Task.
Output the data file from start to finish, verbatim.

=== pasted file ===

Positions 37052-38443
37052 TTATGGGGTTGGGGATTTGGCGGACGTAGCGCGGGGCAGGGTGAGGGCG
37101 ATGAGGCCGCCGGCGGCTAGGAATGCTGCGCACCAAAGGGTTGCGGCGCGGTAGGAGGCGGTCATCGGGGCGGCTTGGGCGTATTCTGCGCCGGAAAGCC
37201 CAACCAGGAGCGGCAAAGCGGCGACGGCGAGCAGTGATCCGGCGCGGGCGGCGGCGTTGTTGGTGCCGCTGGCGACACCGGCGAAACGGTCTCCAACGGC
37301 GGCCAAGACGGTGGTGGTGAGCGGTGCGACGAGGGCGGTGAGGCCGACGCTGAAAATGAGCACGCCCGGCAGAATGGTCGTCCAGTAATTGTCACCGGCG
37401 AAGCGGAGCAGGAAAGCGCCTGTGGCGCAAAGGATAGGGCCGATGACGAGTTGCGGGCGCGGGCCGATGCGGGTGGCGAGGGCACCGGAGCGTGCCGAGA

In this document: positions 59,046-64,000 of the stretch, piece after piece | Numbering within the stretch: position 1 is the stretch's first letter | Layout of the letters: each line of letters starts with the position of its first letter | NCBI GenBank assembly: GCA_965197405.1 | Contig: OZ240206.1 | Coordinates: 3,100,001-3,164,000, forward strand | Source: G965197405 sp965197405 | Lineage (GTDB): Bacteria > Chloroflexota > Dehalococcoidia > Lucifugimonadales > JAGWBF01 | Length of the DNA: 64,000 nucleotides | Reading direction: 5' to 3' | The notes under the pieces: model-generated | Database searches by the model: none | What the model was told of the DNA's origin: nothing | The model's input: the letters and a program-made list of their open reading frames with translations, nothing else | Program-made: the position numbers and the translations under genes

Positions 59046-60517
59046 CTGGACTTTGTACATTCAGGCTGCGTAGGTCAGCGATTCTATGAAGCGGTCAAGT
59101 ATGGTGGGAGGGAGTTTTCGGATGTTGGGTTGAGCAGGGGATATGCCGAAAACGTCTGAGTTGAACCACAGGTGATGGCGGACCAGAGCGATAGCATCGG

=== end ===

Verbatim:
Positions 37052-38443
37052 TTATGGGGTTGGGGATTTGGCGGACGTAGCGCGGGGCAGGGTGAGGGCG
37101 ATGAGGCCGCCGGCGGCTAGGAATGCTGCGCACCAAAGGGTTGCGGCGCGGTAGGAGGCGGTCATCGGGGCGGCTTGGGCGTATTCTGCGCCGGAAAGCC
37201 CAACCAGGAGCGGCAAAGCGGCGACGGCGAGCAGTGATCCGGCGCGGGCGGCGGCGTTGTTGGTGCCGCTGGCGACACCGGCGAAACGGTCTCCAACGGC
37301 GGCCAAGACGGTGGTGGTGAGCGGTGCGACGAGGGCGGTGAGGCCGACGCTGAAAATGAGCACGCCCGGCAGAATGGTCGTCCAGTAATTGTCACCGGCG
37401 AAGCGGAGCAGGAAAGCGCCTGTGGCGCAAAGGATAGGGCCGATGACGAGTTGCGGGCGCGGGCCGATGCGGGTGGCGAGGGCACCGGAGCGTGCCGAGA

In this document: positions 59,046-64,000 of the stretch, piece after piece | Numbering within the stretch: position 1 is the stretch's first letter | Layout of the letters: each line of letters starts with the position of its first letter | NCBI GenBank assembly: GCA_965197405.1 | Contig: OZ240206.1 | Coordinates: 3,100,001-3,164,000, forward strand | Source: G965197405 sp965197405 | Lineage (GTDB): Bacteria > Chloroflexota > Dehalococcoidia > Lucifugimonadales > JAGWBF01 | Length of the DNA: 64,000 nucleotides | Reading direction: 5' to 3' | The notes under the pieces: model-generated | Database searches by the model: none | What the model was told of the DNA's origin: nothing | The model's input: the letters and a program-made list of their open reading frames with translations, nothing else | Program-made: the position numbers and the translations under genes

Positions 59046-60517
59046 CTGGACTTTGTACATTCAGGCTGCGTAGGTCAGCGATTCTATGAAGCGGTCAAGT
59101 ATGGTGGGAGGGAGTTTTCGGATGTTGGGTTGAGCAGGGGATATGCCGAAAACGTCTGAGTTGAACCACAGGTGATGGCGGACCAGAGCGATAGCATCGG